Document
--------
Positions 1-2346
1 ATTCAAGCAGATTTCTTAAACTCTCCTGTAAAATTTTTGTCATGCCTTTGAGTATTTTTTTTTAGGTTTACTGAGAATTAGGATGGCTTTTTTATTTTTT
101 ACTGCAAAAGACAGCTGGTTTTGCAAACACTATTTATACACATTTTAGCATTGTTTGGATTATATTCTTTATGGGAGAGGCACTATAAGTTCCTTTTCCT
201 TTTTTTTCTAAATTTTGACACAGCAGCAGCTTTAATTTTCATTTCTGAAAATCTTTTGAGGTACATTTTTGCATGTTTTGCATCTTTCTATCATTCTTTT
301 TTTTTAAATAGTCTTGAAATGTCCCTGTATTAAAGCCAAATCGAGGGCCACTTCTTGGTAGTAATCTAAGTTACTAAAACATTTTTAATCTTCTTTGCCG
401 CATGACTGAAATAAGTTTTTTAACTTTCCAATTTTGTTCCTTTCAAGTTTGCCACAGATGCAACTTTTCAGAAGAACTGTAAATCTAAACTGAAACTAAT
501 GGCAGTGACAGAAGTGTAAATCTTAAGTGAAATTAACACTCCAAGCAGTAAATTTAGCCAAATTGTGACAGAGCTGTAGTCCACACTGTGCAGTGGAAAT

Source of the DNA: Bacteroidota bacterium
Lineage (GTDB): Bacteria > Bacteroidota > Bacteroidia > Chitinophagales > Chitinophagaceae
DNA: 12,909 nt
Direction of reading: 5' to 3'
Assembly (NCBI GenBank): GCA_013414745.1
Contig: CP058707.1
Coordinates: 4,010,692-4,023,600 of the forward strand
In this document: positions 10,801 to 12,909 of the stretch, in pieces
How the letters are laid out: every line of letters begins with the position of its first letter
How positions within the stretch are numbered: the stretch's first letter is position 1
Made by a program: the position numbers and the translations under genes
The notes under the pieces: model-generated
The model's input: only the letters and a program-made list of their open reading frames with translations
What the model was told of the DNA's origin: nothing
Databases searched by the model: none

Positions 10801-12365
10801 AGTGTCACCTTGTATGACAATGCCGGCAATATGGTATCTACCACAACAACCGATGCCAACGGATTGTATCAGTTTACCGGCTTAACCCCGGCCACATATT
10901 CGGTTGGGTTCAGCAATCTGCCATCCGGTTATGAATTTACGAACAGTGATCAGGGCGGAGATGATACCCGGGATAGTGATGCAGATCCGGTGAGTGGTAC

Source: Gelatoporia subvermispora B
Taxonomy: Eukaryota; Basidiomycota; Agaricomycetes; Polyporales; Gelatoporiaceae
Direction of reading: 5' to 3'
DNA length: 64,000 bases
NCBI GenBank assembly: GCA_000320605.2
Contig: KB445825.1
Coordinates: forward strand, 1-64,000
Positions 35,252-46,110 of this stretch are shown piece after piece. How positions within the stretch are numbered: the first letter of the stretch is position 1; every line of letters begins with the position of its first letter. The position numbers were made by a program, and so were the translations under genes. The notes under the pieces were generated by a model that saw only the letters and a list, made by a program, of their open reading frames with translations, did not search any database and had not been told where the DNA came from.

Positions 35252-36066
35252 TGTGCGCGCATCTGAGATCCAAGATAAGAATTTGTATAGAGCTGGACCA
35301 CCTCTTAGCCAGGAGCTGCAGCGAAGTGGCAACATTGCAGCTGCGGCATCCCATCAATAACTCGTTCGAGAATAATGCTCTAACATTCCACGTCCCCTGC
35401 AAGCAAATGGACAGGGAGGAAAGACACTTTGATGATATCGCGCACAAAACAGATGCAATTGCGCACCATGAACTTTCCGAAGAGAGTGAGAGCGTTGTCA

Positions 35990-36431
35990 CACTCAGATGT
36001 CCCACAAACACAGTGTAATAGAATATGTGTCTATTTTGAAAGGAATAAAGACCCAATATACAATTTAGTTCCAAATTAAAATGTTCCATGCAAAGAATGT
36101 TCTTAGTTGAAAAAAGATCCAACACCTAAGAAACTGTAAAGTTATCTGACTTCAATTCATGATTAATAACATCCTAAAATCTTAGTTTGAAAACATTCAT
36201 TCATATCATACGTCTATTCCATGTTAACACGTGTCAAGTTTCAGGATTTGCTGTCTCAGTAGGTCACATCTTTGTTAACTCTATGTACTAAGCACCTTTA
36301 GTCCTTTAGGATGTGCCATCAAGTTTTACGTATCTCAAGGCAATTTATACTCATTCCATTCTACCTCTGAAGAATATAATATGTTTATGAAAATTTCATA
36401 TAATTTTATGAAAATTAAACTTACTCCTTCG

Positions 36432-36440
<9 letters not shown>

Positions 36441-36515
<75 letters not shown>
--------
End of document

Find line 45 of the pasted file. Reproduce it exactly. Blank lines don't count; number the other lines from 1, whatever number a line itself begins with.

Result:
Positions 36432-36440